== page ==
Industry Leaders Address Protectionism at National Summit

June 17, 2009

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As the three-day National Summit winds down, business and industry leaders attending the economic forum claim that maintaining or increasing trade barriers will only further damage the U.S. economy.

At this week's National Summit in Detroit, Michigan, "a new riff on the old protectionist tune is getting a reprise," according to the Detroit News. "'Made in America' is politically correct again... ."

The three-day gathering, which concludes today, "heard several calls for a formalized United States 'industrial policy' to help compete with countries, notably in Asia, that offer direct aid to key firms," Agence France Presse reports. Among those calling for the creation of a national industrial policy is Andrew Liveris, chairman and CEO of Dow Chemical Co.

"But others warned about going too far down a protectionist track, saying this could backfire on the U.S.," AFP continues.

In the opinion of Charles "Chip" McClure, CEO of truck components maker ArvinMeritor, a "buy American" policy might "alienate [America's] allies in commerce."

"Innovation is a global process, not just because of costs," McClure said, but "the ability to tap into regional talent and to learn from customers in new markets."

Today's Trucking reports that McClure and Davis' comments "were echoed time and again by fellow panelists" at this week's gathering, including National Association of Manufacturers CEO John Engler.

"Free trade has created more jobs with foreign firms for Americans than those that were lost from outsourcing," IndustryWeek reports former Bush administration Assistant Economic Development Secretary Sandy Baruha as having said. "The No. 1 challenge [U.S. manufacturers face] is ensuring that we make something here that somebody else wants," Baruha said.

Talk of altering or repealing free-trade agreements in an effort to save jobs will only isolate the U.S. from other markets, IndustryWeek says of comments made by D. Scott Davis, United Parcel Service Inc. chairman and CEO. During a townhall meeting at the summit, Davis noted that the "buy American" provision originally proposed for President Barack Obama's stimulus plan sent "a horrible message" to the rest of the world even though the Senate later softened the language.

Earlier this year, the "buy American" clause in the proposed stimulus bill unleashed a whirlwind of protest from U.S. trading partners, including Canada and in Europe. The "buy American" stipulation requires the use of U.S. goods in public projects financed by the federal stimulus package, which contains specific language requiring the use of American-made iron and steel for any infrastructure projects. Although the legislation contains a clause that the rules should not be interpreted in a way that violates U.S. trade treaties, companies reportedly remain confused about what they can and cannot use in bidding for federal projects.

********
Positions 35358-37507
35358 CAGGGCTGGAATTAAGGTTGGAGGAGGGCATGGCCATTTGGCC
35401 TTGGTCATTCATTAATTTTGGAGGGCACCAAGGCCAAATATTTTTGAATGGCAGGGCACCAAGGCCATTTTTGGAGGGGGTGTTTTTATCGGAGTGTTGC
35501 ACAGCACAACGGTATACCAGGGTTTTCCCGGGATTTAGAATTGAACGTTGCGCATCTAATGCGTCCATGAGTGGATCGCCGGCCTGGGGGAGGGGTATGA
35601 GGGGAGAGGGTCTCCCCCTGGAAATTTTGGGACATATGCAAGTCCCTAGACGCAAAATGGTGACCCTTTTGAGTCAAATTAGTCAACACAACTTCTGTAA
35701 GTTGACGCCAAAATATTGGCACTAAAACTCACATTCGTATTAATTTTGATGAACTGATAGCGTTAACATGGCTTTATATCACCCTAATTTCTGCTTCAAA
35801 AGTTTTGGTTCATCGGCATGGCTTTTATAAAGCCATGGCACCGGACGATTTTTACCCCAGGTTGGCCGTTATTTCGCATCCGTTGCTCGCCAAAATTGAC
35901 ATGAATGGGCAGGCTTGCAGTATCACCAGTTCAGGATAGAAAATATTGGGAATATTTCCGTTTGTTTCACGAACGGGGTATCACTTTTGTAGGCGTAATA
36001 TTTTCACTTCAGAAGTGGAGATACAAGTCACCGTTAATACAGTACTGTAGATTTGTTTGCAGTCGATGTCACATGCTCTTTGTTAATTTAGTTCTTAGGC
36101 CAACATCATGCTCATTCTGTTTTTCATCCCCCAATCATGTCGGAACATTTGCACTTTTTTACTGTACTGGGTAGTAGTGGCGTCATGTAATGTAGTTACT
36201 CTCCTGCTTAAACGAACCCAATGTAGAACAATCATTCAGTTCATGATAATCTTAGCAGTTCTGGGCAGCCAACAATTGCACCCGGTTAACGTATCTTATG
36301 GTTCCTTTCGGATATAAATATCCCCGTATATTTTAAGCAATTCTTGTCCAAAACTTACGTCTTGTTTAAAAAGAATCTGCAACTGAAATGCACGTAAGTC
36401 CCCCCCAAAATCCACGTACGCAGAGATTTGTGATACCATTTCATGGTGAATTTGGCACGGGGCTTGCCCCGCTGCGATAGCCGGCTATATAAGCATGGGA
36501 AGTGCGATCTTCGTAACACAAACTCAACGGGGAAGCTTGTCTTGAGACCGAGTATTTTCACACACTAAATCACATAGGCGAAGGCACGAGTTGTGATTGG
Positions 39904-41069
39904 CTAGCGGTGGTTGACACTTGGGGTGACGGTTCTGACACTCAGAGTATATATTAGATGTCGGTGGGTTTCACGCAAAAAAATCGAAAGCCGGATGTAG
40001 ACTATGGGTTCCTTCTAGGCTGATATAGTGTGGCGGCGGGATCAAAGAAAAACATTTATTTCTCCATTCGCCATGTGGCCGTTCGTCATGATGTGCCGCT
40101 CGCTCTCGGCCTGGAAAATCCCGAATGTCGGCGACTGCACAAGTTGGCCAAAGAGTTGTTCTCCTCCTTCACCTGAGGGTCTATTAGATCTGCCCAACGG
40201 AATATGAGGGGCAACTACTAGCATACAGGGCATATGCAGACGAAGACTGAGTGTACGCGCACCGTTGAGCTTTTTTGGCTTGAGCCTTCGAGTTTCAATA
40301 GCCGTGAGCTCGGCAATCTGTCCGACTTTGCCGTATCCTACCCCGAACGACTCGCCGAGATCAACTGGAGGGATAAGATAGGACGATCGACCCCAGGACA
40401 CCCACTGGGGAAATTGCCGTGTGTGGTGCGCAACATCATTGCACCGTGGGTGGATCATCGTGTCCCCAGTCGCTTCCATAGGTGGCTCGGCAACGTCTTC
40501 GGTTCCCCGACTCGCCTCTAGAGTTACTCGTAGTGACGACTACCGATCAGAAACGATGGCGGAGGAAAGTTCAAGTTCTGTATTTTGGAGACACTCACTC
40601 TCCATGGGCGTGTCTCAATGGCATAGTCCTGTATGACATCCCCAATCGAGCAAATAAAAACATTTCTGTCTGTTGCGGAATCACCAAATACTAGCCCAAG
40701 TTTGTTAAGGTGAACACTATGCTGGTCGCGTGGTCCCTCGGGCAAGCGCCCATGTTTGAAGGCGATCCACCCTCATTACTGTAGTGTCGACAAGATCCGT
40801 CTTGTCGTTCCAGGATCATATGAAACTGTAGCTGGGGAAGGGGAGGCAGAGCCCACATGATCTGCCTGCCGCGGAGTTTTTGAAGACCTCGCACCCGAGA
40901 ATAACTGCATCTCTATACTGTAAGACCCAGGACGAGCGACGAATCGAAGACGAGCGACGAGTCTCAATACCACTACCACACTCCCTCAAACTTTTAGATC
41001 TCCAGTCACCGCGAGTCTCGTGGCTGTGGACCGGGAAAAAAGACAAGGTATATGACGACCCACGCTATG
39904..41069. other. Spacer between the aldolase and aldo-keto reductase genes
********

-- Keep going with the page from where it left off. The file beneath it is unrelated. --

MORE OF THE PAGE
"The 'buy-American' policy [...] is 'particularly painful' in a place like Michigan, where the industries on either side of the river are completely enmeshed," Today's Trucking reports Engler as having said.

Sarah L. Hubbard, vice president for government relations for the Detroit Regional Chamber, noted that the rules were part of the buzz at the conference, and that there has been a tendency for them during this recession to be extended to state and even local procurement policies. (Source: The Detroit News)

"When times get tough, people and governments have a tendency to turn inward. One result is a trend toward protectionism and other efforts to limit economic competition," the Detroit News editorializes today. "The problems created by the 'Buy American' provisions of the federal stimulus package are worrying both American business executives and Canadian officials at the National Summit on the economy here in Detroit."

Although it is not uncommon for countries during an economic crisis to turn inward and to put up barriers to protect jobs, Davis argued this week that a "buy American" measure in the U.S. stimulus — even watered down — "gives a lot of other countries cover for their protectionist practices."

This may hurt the U.S. because "one out of every five manufacturing jobs is linked to the export of goods," according to Davis, who called increasing global trade "one of the greatest forces to get us out of this crisis."

Others at this week's National Summit focused less on the protectionist issue and instead emphasized the need for more investment in basic research and government enforcement of fair trade agreements.

"It's not about protectionism, but it is about making sure the rules are followed," the Detroit Free Press quoted Sen. Debbie Stabenow (D-Mich.) as having told a morning session.

"Globalization is not a good thing," the Detroit News quotes Ian Bremmer of consultancy Eurasia Group as having told the summit yesterday. "It's not a bad thing. It's a thing — a thing that we need to know is there."

Earlier/Related

U.S. Protectionist Clause Sparks Loud Protest

Defining "American-Made"

NAFTA: Threat or Theater?

Resources

U.S. Letting Manufacturing Slip Away by Daniel Howes The Detroit News, June 17, 2009

Manufacturing Must Drive US Recovery, Summit Told by Rob Lever Agence France Presse, June 16, 2009

Protect Us from Protection, Industry Leaders Urge Today's Trucking, June 17, 2009

Business Leaders Issue 'Protectionism' Warning by Jonathan Katz IndustryWeek, June 16, 2009

Editorial: Buying Trouble The Detroit News, June 17, 2009

Government's Role Gets More Positive View at National Summit by John Gallagher and Brent Snavely The Detroit Free Press, June 16, 2009

Globalization Should be Embraced, Experts Say by Brian J. O'Connor The Detroit News, June 17, 2009

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